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This question already has an answer here:

If when I am hungry I can command someone to "feed me", what is the equivalent command when I am thirsty? For years I have joked with friends that it must be "quench me", however, I doubt that this is right.

marked as duplicate by Mitch, MetaEd, p.s.w.g, TrevorD, Hellion Jul 23 '13 at 15:33

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  • The active version of drink is drench. There's a question or two on that. – tchrist Jul 22 '13 at 14:44
  • @Mitch Yes, see Fumble-Fingers' answer which was swamped. :english.stackexchange.com/a/36498/44619 However, Janus's answer is clearer and well argued. – Mari-Lou A Jul 22 '13 at 16:46
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Firstly, of course, the object of ‘quench’ must be a thirst or desire of some kind—not the person who is thirsty or desirous. But I take it you know that, and that is why you say you’ve joked with your friends.

‘Quench’ is not a real equivalent for ‘feed’. The latter simply means to give someone food (whether it fills them up or not), while the former means to extinguish a thirst. In other words, ‘quench’ is the liquid counterpart to ‘sate’

I don’t know of a word that specifically corresponds to ‘feed’, but for liquid items; I would guess there isn’t one. But since you can say of babies that they feed on breast milk, and breast milk is liquid, I guess you might at a stretch be able to expand ‘feed’ to include liquids, too. I wouldn’t count on others to understand it out of context, though.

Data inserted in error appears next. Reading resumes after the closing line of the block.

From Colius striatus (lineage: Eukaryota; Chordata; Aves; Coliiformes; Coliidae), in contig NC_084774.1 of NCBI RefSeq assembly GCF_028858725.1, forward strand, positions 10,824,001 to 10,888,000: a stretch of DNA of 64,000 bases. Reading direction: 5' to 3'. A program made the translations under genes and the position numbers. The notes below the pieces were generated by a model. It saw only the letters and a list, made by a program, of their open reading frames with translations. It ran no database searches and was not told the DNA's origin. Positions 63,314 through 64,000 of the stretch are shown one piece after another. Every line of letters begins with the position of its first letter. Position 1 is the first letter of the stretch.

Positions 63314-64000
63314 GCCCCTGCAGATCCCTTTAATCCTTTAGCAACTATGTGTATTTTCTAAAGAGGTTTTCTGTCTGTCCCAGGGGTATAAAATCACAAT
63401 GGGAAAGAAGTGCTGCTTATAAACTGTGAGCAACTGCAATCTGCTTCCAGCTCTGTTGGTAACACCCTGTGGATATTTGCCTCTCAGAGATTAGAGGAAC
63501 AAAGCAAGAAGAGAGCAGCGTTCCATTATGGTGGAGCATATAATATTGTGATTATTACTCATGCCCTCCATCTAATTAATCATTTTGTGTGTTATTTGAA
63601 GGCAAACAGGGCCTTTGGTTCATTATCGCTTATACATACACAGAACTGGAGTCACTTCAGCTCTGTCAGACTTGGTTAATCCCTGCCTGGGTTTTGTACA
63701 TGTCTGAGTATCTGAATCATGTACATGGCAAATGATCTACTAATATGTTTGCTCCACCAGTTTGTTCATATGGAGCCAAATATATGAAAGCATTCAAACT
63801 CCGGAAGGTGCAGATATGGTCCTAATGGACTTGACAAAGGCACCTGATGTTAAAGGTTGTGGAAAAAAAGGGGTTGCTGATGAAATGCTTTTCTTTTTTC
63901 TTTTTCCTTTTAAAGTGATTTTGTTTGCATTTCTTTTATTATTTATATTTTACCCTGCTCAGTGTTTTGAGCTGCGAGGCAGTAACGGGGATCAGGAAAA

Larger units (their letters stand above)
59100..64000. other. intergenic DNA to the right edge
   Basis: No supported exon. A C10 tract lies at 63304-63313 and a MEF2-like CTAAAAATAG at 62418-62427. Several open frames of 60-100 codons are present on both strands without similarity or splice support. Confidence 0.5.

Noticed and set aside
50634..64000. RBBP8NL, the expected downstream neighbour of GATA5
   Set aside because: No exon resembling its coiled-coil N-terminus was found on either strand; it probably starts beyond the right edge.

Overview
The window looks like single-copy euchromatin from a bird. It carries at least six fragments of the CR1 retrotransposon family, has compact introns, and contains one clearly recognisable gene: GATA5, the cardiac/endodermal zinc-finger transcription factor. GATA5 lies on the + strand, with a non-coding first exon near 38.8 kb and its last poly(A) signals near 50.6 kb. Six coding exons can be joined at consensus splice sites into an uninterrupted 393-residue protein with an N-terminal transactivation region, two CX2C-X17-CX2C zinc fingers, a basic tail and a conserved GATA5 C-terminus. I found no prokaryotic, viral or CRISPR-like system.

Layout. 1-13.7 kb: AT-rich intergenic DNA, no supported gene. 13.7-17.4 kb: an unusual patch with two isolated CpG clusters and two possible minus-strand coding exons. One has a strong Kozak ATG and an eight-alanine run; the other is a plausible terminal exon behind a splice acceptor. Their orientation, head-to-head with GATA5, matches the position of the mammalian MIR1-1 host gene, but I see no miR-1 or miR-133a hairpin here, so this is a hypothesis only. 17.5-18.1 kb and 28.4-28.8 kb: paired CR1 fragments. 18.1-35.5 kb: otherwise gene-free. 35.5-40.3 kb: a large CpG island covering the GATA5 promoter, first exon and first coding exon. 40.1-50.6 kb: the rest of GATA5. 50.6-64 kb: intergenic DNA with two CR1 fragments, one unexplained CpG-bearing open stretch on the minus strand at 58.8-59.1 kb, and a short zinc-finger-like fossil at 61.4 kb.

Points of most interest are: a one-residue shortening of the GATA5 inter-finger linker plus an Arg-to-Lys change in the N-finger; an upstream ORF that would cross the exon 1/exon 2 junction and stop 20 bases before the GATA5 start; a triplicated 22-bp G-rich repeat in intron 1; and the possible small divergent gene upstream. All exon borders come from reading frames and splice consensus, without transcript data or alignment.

On a more historical note, ‘feed’ is in origin simply an i-umlaut causative¹ of ‘food’. If we apply this same strategy to ‘drink’, we arrive at a verb that does exist, but has developed a slightly different meaning over the centuries: drench.

So if you are just looking to joke with your mates, you might say, “I am hungry—feed me! I am thirsty—drench me!”




¹ In the older stages of the Germanic languages, i-umlaut, from the Proto-Germanic suffix -j(a), in its turn from the Proto-Indo-European causative suffix -ei̯e/o-, is the most common way of denoting causative verbs meaning ‘make someone do X’.

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    I always thought drench was synonymous with soak as in, "He was drenched from head to foot." – Mari-Lou A Jul 22 '13 at 16:30
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    I'm with @Mari-LouA on this - to me, drench would imply externally applied water. – Kristina Lopez Jul 22 '13 at 18:01
  • Yes, that is the slightly different meaning the verb has acquired over the centuries—it's original, literal meaning is ‘cause (someone) to drink’. This is why I caveated it with “if you are just looking to joke with your mates”. – Janus Bahs Jacquet Jul 22 '13 at 23:02
  • DYAC! That was naturally supposed to say, “its original, literal meaning”. No stray apostrophes here, please! – Janus Bahs Jacquet Jul 23 '13 at 14:35
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You could say 'water me!', as if you were a plant.

  • Or, "feed and water me!" as if you were a horse. – Dane Jul 22 '13 at 19:36
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I'm surprised this isn't here . . . hydrate me!

From Merriam-Webster: